Another element of returning to campus during a pandemic is that not everyone may want to come back to the fairly-populated environment. If students or employees live with at-risk family members or simply are not comfortable jumping back into society, in-person classes could be daunting. Castro clarified individuals taking those precautions will not be reprimanded or forced to step foot on campus:
“I know that each campus is going to accommodate that interest (of staying back home.)” he said. “It’s a time to be flexible and reasonable and compassionate, and that’s how we’ll process in the fall as well.”
Another large organism in the university ecosystem is student housing. Usually, there are thousands of students residing on each CSU campus, but it is unclear that this will be the case in Fall 2021. Housing regulations, like all CSU return plans, will be based on local health concerns, meaning the system as a whole doesn’t have a single, set plan for housing arrangements.
“It’s going to depend on how the local circumstances are … each campus is going to look at the environment in which they’re working and make determinations about [housing] and do our best to keep people safe,” Castro said. “I think that we’re going to be very thoughtful about our consultation with county public health directors and their experts there as well as with the campus community before making those decisions.”
The same process of decision-making goes for CSU sports teams and clubs, with all choices on athletics participation depending on the chancellor’s conferences with each university in the system. Centralized on local health concerns, individual CSU’s will converse with Castro and other CSU officials to finalize sports precautions in the upcoming future.
Despite much of the framework for the Fall 2021 return relying on county health information, Castro anticipates at least 50% of CSU classes will be held in-person at that time. Hybrid courses will be available and more online courses will be offered in Fall 2021 than in the years before the hit of COVID-19.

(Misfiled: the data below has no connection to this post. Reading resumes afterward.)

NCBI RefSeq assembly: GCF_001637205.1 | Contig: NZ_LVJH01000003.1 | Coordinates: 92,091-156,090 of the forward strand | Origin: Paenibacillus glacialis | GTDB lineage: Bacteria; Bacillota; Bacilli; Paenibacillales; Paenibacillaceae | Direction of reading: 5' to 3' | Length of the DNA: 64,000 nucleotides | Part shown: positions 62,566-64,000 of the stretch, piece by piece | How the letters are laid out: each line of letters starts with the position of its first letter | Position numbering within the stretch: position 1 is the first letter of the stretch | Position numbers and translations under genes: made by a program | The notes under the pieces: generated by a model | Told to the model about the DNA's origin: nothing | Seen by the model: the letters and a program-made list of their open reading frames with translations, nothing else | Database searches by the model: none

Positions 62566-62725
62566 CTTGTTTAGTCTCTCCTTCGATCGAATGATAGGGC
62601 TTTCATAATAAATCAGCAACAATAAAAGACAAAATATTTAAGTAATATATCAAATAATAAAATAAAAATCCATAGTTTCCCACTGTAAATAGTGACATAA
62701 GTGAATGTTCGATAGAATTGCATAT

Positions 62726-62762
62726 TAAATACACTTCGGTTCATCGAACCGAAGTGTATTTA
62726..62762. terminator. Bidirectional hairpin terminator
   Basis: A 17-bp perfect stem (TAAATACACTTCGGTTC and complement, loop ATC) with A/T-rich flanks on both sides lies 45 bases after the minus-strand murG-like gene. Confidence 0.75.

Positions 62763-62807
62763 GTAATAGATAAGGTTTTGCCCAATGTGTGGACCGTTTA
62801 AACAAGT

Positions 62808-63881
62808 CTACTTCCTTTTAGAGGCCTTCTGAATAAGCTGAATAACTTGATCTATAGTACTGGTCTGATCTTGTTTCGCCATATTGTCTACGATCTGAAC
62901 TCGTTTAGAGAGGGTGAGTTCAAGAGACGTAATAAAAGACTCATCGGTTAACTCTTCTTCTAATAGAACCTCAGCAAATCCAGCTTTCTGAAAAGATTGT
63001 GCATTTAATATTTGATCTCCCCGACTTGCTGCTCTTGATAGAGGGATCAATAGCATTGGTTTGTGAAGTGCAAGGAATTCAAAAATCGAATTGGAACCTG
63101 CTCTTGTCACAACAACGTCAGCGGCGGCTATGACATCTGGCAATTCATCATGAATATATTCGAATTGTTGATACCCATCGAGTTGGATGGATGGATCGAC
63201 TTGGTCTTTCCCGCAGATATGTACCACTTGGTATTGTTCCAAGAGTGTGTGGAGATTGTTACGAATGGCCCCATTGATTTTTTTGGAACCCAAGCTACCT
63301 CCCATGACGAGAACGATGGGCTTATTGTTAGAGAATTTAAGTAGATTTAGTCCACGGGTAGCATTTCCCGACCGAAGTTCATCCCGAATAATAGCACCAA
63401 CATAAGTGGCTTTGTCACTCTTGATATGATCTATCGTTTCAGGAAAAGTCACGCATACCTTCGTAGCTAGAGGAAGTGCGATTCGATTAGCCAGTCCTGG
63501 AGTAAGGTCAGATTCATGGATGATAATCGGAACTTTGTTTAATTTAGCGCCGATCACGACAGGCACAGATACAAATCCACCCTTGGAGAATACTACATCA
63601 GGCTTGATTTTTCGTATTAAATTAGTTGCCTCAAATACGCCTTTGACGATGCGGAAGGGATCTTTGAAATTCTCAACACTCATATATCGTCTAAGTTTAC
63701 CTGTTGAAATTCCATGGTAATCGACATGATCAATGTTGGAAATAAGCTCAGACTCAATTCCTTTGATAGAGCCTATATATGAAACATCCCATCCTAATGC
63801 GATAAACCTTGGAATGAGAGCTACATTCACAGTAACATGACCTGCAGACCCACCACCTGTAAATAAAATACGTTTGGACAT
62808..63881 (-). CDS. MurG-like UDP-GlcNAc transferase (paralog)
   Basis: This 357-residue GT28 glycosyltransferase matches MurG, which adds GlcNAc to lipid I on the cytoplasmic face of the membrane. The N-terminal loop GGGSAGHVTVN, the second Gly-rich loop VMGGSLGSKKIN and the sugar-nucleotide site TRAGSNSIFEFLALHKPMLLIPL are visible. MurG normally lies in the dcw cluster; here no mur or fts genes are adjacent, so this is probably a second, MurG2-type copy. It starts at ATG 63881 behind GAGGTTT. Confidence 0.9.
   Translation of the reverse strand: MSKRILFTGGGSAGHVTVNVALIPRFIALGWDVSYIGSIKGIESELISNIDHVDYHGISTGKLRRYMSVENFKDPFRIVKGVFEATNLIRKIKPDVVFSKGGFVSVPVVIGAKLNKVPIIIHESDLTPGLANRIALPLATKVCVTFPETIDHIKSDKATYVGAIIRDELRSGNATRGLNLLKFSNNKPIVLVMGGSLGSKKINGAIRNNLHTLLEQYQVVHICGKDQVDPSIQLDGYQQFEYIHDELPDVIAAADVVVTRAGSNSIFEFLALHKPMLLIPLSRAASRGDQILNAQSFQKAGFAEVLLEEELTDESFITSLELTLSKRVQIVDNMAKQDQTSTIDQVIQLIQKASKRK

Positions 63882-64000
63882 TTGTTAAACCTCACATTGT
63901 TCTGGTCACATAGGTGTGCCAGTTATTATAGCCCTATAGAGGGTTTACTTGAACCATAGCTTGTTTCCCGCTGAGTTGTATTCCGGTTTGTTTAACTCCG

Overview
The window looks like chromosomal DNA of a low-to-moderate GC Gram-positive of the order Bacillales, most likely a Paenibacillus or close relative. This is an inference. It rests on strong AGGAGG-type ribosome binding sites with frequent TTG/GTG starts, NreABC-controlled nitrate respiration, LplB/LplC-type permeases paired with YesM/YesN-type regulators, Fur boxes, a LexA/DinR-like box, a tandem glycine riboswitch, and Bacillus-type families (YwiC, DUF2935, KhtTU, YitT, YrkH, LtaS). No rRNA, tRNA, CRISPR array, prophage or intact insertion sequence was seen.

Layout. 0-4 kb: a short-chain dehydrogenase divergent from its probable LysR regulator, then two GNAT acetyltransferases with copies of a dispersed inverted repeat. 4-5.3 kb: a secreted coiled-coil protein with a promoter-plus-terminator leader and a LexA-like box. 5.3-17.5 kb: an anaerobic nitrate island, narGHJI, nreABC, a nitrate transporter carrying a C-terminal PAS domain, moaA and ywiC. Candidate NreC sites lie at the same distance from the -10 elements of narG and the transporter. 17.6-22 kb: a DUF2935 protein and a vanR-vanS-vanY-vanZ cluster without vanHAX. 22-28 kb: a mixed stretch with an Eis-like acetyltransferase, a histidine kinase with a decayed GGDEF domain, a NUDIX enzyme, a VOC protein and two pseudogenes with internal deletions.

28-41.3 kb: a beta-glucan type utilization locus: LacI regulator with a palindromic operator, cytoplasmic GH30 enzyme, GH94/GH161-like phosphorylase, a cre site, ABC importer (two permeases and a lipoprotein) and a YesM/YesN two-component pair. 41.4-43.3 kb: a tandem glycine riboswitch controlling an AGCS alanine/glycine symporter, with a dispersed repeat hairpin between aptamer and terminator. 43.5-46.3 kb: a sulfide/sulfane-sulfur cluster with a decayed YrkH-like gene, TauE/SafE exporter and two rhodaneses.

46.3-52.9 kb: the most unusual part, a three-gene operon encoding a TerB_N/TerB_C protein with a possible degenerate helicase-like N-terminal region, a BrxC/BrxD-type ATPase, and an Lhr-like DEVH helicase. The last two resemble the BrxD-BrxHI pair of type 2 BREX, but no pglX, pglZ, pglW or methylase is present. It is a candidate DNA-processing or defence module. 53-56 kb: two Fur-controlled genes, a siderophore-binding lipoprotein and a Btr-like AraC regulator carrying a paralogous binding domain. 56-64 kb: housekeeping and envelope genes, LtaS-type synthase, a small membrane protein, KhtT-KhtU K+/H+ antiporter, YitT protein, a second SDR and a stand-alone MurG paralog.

Along with much discussion on the pandemic’s coexistence within the CSU system, Castro also spoke on the CSU’s ambition to fulfill it’s 2025 graduation initiative, also known as GI2025.
Castro described GI2025 as an “ambitious and bold” plan to enrich the CSU system in the next few years, which hopes to raise graduation rates by offering better resources to students. Within the plan, his main focus is to address equity and diversity concerns across the CSU to create a better environment for the entire CSU community.
To “eliminate” the “very stubborn” equity gaps that target underrepresented students, Castro said the CSU will “look at the ways that [it has] been successful already and to try to identify additional strategies that will help us to meet our graduation rate goals and to close those equity gaps, also noting he “anticipates [the CSU] will do its work quickly.”
Making GI2025 come to life requires additional state and federal funding. Castro said the CSU is “aggressively” advocating for general grants and relief funds and hopes to restore the $299 million in government funding that was cut last year by asking government officials for $365 million to fund GI2025.
“It’s a bold request and I am cautiously optimistic that we’re going to be able to inspire our legislative leaders and government to fund it,” said Castro. “We’ve received a lot of support so far, and we’re going to need to continue to be very aggressive to make our case.”